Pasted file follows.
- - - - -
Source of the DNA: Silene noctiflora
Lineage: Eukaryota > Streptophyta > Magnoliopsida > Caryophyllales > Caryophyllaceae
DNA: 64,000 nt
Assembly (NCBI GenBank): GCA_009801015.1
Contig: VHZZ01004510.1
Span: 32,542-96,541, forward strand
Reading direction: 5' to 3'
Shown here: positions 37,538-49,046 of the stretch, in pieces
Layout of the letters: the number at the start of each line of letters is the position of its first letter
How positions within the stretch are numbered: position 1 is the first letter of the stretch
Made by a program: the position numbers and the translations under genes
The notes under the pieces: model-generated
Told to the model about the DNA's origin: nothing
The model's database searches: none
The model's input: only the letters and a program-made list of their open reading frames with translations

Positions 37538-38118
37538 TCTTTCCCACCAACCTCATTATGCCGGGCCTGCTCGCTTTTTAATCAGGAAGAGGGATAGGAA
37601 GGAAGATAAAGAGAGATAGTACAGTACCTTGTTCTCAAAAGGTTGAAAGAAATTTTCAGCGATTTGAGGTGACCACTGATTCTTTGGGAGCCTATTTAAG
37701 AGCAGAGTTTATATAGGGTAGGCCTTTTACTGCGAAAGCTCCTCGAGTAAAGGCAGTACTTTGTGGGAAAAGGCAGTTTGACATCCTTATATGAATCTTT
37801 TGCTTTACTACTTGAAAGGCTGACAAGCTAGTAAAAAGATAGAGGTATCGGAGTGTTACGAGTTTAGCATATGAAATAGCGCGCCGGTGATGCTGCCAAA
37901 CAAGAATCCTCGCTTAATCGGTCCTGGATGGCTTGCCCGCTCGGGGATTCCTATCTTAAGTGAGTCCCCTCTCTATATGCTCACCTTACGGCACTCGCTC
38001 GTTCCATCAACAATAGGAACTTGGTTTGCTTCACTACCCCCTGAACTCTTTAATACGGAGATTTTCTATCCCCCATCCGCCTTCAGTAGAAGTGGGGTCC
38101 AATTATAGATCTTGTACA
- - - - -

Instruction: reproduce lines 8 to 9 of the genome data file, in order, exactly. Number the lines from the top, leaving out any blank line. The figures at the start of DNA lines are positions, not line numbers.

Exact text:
Shown here: positions 37,538-49,046 of the stretch, in pieces
Layout of the letters: the number at the start of each line of letters is the position of its first letter